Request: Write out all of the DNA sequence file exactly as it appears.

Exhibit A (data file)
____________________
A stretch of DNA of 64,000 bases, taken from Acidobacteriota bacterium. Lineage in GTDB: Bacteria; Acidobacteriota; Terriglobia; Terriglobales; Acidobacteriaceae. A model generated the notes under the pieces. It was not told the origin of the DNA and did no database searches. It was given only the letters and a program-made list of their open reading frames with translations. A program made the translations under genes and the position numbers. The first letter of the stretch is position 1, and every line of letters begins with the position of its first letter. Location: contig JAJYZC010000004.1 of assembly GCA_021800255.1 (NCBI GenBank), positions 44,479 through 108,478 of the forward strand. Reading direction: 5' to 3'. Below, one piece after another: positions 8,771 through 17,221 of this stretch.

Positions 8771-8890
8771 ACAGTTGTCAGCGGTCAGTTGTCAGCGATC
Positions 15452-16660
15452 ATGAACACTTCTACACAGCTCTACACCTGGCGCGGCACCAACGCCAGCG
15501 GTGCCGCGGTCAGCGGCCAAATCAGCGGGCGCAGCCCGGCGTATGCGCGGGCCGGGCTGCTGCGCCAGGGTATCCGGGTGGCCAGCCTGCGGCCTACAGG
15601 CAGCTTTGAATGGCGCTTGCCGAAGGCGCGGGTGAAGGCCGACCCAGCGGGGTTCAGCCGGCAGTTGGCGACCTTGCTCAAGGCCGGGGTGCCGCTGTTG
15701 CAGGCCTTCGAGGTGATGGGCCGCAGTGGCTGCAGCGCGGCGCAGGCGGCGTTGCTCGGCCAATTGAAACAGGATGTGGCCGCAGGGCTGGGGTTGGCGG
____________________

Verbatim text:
A stretch of DNA of 64,000 bases, taken from Acidobacteriota bacterium. Lineage in GTDB: Bacteria; Acidobacteriota; Terriglobia; Terriglobales; Acidobacteriaceae. A model generated the notes under the pieces. It was not told the origin of the DNA and did no database searches. It was given only the letters and a program-made list of their open reading frames with translations. A program made the translations under genes and the position numbers. The first letter of the stretch is position 1, and every line of letters begins with the position of its first letter. Location: contig JAJYZC010000004.1 of assembly GCA_021800255.1 (NCBI GenBank), positions 44,479 through 108,478 of the forward strand. Reading direction: 5' to 3'. Below, one piece after another: positions 8,771 through 17,221 of this stretch.

Positions 8771-8890
8771 ACAGTTGTCAGCGGTCAGTTGTCAGCGATC
Positions 15452-16660
15452 ATGAACACTTCTACACAGCTCTACACCTGGCGCGGCACCAACGCCAGCG
15501 GTGCCGCGGTCAGCGGCCAAATCAGCGGGCGCAGCCCGGCGTATGCGCGGGCCGGGCTGCTGCGCCAGGGTATCCGGGTGGCCAGCCTGCGGCCTACAGG
15601 CAGCTTTGAATGGCGCTTGCCGAAGGCGCGGGTGAAGGCCGACCCAGCGGGGTTCAGCCGGCAGTTGGCGACCTTGCTCAAGGCCGGGGTGCCGCTGTTG
15701 CAGGCCTTCGAGGTGATGGGCCGCAGTGGCTGCAGCGCGGCGCAGGCGGCGTTGCTCGGCCAATTGAAACAGGATGTGGCCGCAGGGCTGGGGTTGGCGG